Apple’s iPad and Automation, Weighing the Good and the Bad
October 19, 2010 | by .(JavaScript must be enabled to view this email address)
Is using the slick portable device to operate a home control system a match made in heaven or a really bad combo?
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Posted by Bob  on  10/19  at  12:12 PM

I am using mine right now with ZWave commander, which is the only software that I can find that will work with my home installed ZWave system. The big drawback is that it requires a server piece and a controller installed on a windows machine, and it does require a specific software on the machine to work.

Other than that, it’s awesome to be able to control scenes and see the status of my house both while I’m at home, and while I’m away.

I can’t wait until both the software and the hardware matures a bit more for the ZWave systems to allow more choices for using my iPad to control my home.

Posted by Peter Lazarus  on  10/19  at  12:26 PM

Whether or not the iPad is an ideal control device is irrelevant. It is a Feta Compli…it is ubiquitous and we have to live with it…make it do what needs to be done. If there is an app gap, someone will fill it. Lets face it:: Expensive control panels have, for the most part, been removed from the equation. We need to adapt and look elsewhere for profitability.

Posted by Vincent Bova  on  10/19  at  02:03 PM

I am happy to say that my company now offers full home control using an ipad, itouch or iphone using Bitwise products and I have never been more excited.  I was able to automate my own home over the weekend and do have a family ipad that sits on hte coffee table for all to use.  It can control the audio system, the video, lighting and basically every function that my 10K system did at a fraction of the price.  Growing pains?  Definately, but for the convenience this offers I know my customers are going to be thrilled.

Posted by FarmerBob  on  10/19  at  02:12 PM

This is a no-brainer.  The cost difference between touch pads that are out there and the iPad is dynamic. Hopefully this will bring down the cost on the specific brand panel, but in time as with all first release hardware the iPad will grow in capability and make us all happy. I have a client that has no problem with going with 8 iPads instead of one meager touch screen. That’s what the iPad is doing to the market. Even with its short comings, OF WHICH I’m finding people are just fine with all of it.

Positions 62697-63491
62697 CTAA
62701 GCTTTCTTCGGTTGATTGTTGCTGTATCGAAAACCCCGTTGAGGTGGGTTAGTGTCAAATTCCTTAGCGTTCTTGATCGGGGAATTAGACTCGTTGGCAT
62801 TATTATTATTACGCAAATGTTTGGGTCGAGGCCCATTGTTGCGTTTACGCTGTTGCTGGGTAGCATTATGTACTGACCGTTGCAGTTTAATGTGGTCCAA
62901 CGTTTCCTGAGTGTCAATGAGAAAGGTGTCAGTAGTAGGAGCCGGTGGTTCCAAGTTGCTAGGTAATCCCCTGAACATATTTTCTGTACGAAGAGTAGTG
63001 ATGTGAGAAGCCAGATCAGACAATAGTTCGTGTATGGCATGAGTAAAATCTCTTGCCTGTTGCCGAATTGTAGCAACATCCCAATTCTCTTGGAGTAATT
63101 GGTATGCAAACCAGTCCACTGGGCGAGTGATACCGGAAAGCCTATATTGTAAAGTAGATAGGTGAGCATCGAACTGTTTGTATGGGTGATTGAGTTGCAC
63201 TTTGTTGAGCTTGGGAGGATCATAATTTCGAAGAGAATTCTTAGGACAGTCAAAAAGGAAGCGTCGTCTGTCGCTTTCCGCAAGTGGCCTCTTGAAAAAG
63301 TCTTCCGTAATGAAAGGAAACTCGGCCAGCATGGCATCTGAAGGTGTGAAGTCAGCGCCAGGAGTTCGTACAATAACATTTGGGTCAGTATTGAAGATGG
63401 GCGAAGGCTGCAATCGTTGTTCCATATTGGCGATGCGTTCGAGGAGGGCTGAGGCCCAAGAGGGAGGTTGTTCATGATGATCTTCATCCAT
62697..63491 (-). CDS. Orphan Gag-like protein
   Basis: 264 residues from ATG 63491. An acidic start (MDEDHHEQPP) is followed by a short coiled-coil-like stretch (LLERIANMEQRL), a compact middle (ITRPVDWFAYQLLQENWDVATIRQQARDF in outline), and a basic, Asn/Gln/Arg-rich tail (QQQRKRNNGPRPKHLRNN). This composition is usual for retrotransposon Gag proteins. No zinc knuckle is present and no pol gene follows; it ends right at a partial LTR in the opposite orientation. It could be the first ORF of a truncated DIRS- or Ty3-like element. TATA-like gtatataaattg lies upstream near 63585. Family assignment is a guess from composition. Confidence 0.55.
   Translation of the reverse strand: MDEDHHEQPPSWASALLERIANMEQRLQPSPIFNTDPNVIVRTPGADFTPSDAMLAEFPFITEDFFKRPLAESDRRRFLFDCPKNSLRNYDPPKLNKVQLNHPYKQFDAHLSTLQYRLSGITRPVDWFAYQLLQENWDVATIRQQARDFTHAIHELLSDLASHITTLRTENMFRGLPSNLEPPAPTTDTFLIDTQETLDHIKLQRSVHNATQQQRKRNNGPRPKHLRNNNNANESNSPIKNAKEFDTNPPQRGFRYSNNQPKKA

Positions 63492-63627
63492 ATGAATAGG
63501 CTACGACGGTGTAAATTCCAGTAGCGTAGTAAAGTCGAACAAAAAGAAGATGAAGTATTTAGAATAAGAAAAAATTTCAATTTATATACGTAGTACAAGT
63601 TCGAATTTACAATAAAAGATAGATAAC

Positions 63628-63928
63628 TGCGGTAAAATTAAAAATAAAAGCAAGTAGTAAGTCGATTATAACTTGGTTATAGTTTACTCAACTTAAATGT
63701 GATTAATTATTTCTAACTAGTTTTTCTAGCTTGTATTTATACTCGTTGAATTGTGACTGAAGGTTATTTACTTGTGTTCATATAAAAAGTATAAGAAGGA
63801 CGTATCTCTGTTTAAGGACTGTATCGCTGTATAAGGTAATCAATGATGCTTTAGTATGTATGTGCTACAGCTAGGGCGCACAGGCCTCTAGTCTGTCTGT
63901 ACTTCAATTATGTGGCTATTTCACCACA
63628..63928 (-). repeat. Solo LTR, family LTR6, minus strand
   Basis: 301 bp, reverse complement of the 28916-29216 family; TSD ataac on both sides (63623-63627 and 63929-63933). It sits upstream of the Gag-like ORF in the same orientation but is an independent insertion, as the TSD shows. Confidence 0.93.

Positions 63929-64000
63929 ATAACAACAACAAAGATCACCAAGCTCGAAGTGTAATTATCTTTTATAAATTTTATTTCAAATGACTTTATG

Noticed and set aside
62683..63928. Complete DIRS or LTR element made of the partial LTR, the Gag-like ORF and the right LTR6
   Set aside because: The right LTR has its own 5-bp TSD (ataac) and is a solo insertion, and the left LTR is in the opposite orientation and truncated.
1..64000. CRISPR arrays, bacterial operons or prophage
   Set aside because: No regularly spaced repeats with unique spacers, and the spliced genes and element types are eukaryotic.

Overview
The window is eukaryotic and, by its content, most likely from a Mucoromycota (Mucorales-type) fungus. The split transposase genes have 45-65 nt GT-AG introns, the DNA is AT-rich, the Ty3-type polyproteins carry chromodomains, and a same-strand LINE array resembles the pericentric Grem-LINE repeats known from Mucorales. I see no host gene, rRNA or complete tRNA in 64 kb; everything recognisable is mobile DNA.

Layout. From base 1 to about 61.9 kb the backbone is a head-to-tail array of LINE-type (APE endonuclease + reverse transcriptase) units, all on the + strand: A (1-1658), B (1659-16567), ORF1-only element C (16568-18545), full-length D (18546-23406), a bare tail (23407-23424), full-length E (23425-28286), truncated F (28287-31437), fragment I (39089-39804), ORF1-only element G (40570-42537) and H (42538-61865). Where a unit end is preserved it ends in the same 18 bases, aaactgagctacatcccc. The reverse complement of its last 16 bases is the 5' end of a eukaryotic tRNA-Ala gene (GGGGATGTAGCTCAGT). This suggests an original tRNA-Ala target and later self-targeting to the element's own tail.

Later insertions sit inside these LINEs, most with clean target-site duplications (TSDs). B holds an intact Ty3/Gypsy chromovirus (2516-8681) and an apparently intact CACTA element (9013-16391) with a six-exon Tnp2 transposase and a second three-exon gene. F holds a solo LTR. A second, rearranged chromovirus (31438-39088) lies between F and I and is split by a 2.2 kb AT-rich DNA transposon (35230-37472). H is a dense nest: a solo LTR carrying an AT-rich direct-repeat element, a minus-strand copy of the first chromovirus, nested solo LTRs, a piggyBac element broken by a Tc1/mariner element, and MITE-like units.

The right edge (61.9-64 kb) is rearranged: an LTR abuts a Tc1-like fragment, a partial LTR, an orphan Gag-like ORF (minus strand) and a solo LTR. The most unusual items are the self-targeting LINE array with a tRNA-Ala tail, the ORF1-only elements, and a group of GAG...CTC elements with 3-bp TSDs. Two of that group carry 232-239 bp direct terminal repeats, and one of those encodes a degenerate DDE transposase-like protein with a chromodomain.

Posted by Bob  on  10/19  at  02:25 PM


I’m curious how you are able to do this as the Homeseer system is one I looked at, but didn’t purchase because of the cost. Each piece of functionality that you want to add requires an additional ‘software module’ to be purchased.

The price for my house wasn’t 10k, but it was close, especially if you’re adding in the automation of your stereo and video.

Posted by Doc Rings  on  10/20  at  04:20 AM

The iPad is usually dedicated to the room it’s meant to control, and at $500 a pop, it’s MUCH cheaper than the proprietary panels from the big companies.

Most of us would rather buy one (or more) iPad for audio-visual/automation control and then download the $100 apps for control, than spend $2000 for a proprietary panel(s)... EACH.

The buggy whip days are coming to an end… now automation companies can focus on better apps, cheaper hardware for the actual in-wall/equipment, and spend less R&D time on the panels themselves. 

I may be wrong, but that seems the way to middle-income market is moving.  There will always be those $100K+ home theaters where cost is no object, but most upper middle-class folks are still trying to pinch the pennies where they can, and spend the bigger dollars on video and audio, as well as furniture and room decor (at least in my observations).

Posted by Doc Rings  on  10/20  at  04:42 AM an afterthought, the Crestron “iPanel” is a move in the right direction, to keep costs down, add app functionality in the iPad, and still give some hard buttons, and a docking station…

See the article under “automation” here on

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